While scientific data on climate change is increasingly available, its causes and impacts are not always clearly traceable to local contexts. For instance, rising sea levels affecting an indigenous community could be traced to global warming, while the causes of an extended drought in central Africa are more complex and difficult to prove. The Intergovernmental Panel on Climate Change and UN Environmental Program aggregate and make government data available.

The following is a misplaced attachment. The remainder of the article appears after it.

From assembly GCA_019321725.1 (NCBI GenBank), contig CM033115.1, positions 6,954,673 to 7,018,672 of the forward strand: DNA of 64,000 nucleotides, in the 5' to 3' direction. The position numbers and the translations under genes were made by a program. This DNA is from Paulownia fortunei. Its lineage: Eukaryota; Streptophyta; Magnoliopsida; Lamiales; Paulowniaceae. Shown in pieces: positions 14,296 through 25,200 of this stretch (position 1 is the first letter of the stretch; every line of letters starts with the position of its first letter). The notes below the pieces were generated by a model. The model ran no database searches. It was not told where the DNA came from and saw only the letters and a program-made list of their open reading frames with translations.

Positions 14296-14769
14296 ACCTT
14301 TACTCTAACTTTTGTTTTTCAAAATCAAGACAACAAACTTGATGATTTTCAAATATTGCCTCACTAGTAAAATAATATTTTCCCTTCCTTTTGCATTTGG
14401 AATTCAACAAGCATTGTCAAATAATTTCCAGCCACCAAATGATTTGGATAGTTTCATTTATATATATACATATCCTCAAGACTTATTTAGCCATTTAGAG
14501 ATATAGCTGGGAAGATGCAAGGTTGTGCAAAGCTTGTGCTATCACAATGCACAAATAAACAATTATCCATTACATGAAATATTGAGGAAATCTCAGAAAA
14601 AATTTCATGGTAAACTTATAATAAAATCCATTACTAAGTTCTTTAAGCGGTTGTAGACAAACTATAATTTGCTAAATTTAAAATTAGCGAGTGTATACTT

On the other hand, pollution can have both local causes and a clear local impact that disproportionately affects particular communities. While scientific data is more readily available in some parts of the world, citizen science initiatives are increasingly filling gaps with open source tools and technologies. The failure of governments to inform citizens about risks also raises access to information issues.
Global Witness has published an annual index of environmental defenders killed since 2002.
The Environmental Justice Atlas catalogs social conflict related to environmental issues around the world.